Wednesday, September 30, 2015

Odysseus in the Serpent's Maze by Jane Yollen and Robert J. Harris ✮✮✮✮✮

A review by Reagan (6th grade)

So guess who’s back with another great book to review? Me! Reagan! This time I am reviewing an even better book than Mara. I am reviewing…ODYSSEUS!! Yes, I am reviewing Odysseus in the Serpent’s Maze by Jane Yollen and Robert J. Harris. This book is about Odysseus and his adventures. Odysseus and his friend Mentor are visiting Odysseus’s grandpa, and then they are on their way home when (plot twist) there is a major storm and they get thrown into the ocean. Some pirates find them, and that is where Penelope and Helen come into the story.  What will happen next? They die! Just kidding! They don’t die, but you will have to read the book to find out. HAHAHAHAHAHA!!! Overall, I loved the book. I never felt like it was just dragging on an on, and I would read it again. I also really loved Penelope and Helen, who are both clever in their own ways.

I liked Penelope more, because Helen is spoiled rotten, and Penelope puts up with it. She always puts the others’ needs first, and we have got to consider the fact that she volunteered to go inside the maze so that Helen wouldn’t have to.

I hated Helen in the beginning, but towards the end she shows that she is much more than just a pretty face. She uses her beauty to distract the guards multiple times, and when facing lack of food, water, and bathing facilities, she handles it decently. When they go to Crete and stay at the prince’s palace, she is treated like royalty (because she is), although Odysseus and Mentor are not. However, when Penelope is thrown into the maze, she gives up all the comforts that they have given her to help Odysseus and Mentor so Odysseus can go into the maze and save Penelope.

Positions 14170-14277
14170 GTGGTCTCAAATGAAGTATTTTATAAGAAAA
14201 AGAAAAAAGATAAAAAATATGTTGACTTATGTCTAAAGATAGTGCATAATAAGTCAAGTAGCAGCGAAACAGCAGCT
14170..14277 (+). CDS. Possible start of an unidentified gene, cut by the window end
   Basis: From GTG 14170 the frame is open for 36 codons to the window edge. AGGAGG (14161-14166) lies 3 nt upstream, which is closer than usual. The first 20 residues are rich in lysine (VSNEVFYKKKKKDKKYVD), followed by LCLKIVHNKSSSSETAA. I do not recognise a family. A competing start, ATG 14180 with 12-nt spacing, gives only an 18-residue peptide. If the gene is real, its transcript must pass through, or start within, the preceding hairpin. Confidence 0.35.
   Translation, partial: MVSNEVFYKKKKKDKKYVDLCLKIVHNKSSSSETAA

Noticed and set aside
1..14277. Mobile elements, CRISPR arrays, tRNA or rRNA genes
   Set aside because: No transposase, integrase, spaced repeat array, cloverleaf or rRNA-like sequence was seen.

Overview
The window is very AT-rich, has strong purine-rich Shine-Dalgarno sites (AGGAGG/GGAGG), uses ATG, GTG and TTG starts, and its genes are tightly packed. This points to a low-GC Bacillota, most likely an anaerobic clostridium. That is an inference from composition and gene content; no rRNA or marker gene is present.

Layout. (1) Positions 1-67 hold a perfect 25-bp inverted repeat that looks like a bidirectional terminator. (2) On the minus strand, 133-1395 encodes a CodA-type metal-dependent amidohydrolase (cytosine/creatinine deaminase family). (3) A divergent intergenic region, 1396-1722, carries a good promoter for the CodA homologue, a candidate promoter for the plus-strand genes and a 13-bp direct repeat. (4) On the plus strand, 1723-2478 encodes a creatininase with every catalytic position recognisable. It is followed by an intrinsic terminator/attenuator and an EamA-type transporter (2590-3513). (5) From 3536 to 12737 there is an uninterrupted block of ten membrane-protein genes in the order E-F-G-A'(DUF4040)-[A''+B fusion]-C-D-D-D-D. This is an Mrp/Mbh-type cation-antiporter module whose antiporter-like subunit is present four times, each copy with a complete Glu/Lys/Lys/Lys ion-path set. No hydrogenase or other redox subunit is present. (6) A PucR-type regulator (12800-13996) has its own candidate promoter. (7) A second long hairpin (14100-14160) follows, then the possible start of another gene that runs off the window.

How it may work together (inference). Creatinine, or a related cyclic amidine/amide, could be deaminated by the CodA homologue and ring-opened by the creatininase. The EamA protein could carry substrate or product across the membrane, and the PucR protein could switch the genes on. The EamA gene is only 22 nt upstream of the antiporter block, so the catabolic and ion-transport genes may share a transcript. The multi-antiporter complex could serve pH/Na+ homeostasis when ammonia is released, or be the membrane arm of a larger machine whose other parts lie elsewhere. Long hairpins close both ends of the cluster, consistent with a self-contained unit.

Mentor is a good friend, but when Helen comes along he is too mesmerized by her beauty to be of any use.

Odysseus is seriously heroic. He saves Mentor, Helen, and Penelope way too many times, he goes into the Labyrinth to save Penelope when she is thrown in, he slays Ladon, and he helps kill the bore. Sometimes, he does want to be a man a little too much, but in this book he was much more heroic than your average man. 

The scene and setting description is pretty good. It doesn’t mention any years really, but if you know when Odysseus lived that shouldn’t be a problem at all. Except for when they are lost at sea, you can always tell where they are.

I think that the book is very good, and I rate it 4.9/5 stars. Anyone who likes mythology would love this book. 

Tuesday, September 22, 2015

A PLACE IN THE SUN by Jill Rubacaba ✮✮✮1/2

A review by Chloe (3rd grade)

A Place in the Sun by Jill Rubalcaba is about a boy named Senmut, whose dad gets attacked by a cobra. Ooops! Can’t tell you what happens next, ‘cause that would be a spoiler! He goes into a desert with a group of people, and the rest of the book is about what happens to them.